The clunky and somewhat outdated process of how major parties select their presidential nominees is often criticized for being out of touch with modern politics. Beyond the caucus and primary voting itself, which often relies on a field of candidates that have been narrowed by arbitrary rules concerning debate participation, it’s the overall way that the parties approach the process of building a field in the first place which seems to provide skewed results.

So, what can be done to improve the presidential primary process? Writer David Leonhardt opined on Sunday in the New York Times calling the current process “absurd,” and suggested several ways to improve things:

It is, as Jonathan Rauch and Ray La Raja recently wrote in The Atlantic, “a spectacle that would have struck earlier generations as ludicrous.” It has come to resemble a reality television show, in which a pseudo-scientific process (polls plus donor numbers) winnows the field. The winner is then chosen by a distorted series of primaries and caucuses: The same few states always get outsize influence, and a crude, unranked voting system can produce a nominee whom most people don’t want.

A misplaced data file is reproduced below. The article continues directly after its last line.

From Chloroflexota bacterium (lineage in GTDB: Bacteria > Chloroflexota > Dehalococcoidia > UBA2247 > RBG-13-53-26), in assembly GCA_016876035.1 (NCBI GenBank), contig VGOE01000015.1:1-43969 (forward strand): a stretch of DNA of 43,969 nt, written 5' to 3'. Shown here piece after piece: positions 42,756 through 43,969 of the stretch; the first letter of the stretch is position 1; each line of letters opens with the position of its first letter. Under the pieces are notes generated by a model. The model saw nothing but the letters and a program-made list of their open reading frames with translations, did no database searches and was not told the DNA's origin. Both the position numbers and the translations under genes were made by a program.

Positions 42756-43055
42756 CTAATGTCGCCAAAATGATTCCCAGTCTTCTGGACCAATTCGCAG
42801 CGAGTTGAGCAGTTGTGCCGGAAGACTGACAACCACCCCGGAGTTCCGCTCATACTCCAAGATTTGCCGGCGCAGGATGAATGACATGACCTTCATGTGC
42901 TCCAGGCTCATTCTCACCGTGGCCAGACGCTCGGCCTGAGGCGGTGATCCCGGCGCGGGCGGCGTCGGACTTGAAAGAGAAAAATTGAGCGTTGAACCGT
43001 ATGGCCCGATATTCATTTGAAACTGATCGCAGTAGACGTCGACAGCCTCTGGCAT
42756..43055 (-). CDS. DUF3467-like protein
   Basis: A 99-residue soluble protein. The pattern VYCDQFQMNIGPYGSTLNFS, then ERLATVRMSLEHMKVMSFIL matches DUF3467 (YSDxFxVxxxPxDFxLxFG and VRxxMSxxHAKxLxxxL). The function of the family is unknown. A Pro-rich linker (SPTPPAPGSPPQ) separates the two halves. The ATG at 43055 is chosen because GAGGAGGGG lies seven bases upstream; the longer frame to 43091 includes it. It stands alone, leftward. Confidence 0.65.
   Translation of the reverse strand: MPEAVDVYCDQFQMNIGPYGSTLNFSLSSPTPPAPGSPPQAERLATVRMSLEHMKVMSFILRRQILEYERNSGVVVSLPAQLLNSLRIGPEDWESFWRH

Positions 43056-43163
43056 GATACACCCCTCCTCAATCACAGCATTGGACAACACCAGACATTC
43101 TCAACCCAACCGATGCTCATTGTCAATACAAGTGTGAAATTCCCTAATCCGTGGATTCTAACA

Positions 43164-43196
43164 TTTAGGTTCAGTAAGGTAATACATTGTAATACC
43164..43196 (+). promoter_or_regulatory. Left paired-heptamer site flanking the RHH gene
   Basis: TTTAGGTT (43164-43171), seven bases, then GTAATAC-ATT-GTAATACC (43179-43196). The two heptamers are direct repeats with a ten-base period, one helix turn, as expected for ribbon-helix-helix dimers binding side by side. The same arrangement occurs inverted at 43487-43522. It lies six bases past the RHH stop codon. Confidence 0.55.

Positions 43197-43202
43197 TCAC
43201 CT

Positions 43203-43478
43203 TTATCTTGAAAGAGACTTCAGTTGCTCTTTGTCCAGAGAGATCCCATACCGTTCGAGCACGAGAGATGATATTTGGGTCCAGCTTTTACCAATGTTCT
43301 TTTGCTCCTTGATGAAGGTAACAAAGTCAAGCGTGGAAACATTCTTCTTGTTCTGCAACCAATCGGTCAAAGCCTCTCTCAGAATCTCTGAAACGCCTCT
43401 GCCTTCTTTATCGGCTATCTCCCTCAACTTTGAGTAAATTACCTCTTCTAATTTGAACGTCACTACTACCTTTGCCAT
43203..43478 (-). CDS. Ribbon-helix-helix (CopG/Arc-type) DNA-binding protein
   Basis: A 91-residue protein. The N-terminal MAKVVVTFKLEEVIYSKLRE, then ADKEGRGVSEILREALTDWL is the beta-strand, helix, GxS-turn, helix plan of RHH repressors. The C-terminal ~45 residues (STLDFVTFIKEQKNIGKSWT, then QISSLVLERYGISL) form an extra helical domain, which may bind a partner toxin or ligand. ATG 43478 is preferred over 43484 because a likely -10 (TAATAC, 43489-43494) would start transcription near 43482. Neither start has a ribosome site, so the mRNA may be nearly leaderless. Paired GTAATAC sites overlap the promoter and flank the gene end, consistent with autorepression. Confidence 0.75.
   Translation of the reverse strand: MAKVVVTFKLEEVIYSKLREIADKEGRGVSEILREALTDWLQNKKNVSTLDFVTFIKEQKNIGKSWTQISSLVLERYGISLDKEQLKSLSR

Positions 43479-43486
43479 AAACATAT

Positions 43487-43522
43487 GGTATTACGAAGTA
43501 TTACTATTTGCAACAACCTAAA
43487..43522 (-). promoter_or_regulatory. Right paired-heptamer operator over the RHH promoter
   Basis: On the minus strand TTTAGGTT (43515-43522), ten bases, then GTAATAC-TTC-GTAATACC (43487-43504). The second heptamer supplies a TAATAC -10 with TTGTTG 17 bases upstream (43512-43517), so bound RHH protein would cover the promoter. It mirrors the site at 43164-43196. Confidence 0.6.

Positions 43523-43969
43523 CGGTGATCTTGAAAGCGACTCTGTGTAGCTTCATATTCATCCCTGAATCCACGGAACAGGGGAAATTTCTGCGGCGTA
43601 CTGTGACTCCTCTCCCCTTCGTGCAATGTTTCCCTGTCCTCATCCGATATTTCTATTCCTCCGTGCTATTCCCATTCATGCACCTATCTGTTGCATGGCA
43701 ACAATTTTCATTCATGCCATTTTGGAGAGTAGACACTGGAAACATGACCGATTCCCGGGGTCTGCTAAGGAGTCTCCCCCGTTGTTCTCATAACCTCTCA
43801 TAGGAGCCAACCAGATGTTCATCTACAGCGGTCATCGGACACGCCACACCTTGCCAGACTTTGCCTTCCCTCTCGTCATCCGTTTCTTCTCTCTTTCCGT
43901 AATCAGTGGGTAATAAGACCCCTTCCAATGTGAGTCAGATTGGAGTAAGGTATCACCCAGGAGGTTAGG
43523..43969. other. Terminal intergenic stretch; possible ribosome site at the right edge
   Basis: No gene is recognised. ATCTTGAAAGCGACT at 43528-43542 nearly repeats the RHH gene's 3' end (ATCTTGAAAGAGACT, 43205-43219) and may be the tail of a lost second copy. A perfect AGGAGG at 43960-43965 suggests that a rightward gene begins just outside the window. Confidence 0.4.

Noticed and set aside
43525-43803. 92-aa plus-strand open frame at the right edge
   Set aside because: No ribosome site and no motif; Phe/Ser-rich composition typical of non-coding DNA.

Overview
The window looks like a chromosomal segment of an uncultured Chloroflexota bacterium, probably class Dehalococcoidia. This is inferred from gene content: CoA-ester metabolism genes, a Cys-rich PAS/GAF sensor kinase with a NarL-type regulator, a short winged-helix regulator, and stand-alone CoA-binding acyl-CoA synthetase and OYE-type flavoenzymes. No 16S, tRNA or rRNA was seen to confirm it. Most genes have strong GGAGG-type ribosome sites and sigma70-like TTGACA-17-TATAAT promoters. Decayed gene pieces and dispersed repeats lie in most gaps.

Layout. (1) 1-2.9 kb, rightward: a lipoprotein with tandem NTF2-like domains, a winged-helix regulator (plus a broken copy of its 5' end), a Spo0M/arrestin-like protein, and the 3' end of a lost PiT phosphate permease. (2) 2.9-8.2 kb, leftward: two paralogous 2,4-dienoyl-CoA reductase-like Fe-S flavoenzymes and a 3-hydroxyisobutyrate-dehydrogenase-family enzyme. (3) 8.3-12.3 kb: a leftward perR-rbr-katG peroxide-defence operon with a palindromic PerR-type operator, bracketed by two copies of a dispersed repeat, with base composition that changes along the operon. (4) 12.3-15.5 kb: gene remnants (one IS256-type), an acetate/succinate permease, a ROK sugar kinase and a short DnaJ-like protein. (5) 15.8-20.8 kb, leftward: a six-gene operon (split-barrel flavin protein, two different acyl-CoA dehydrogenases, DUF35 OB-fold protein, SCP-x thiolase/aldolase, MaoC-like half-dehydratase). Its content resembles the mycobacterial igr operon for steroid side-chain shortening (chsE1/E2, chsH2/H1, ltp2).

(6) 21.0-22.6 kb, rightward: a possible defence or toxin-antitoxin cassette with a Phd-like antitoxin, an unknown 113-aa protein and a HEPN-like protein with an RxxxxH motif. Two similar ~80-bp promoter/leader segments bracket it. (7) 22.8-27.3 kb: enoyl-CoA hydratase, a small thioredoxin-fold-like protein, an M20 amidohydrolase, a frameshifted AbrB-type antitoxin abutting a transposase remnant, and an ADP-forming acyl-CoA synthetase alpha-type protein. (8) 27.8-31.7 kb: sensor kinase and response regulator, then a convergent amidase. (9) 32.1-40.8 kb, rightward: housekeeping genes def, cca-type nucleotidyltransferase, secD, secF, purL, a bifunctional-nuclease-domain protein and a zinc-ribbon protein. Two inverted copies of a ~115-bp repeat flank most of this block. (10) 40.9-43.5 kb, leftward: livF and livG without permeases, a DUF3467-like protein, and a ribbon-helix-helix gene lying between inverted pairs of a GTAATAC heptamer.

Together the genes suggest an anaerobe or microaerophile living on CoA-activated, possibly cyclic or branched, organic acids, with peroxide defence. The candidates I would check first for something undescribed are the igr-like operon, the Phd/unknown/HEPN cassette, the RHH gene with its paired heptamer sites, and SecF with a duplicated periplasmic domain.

No wonder the current president is a reality-television star, not to mention the most unfit occupant of the office in our country’s history. “The victory of Donald Trump in 2016 is best understood as a failure of the process,” the political scientist Jonathan Bernstein has written, “and a failure of the Republican Party to prevent an outsider from taking its presidential nomination — the most important thing that U.S. political parties have.”

Republicans nominating Donald Trump in 2016 is only seen as a failure if you’re not a voter or supporter of his. If you ask his base, they’d argue that Leonhardt is wrong and that the process works just fine. On the other hand, Trump didn’t win the popular vote, so the argument that the current process can produce skewed candidates that don’t appeal to a broad electorate could be considered accurate.

Aside from identifying the issue of creating a “reality show” atmosphere, where candidates simply compete for attention and try to stand out with sometimes outlandish statements, what does Leonhardt propose to fix the issue?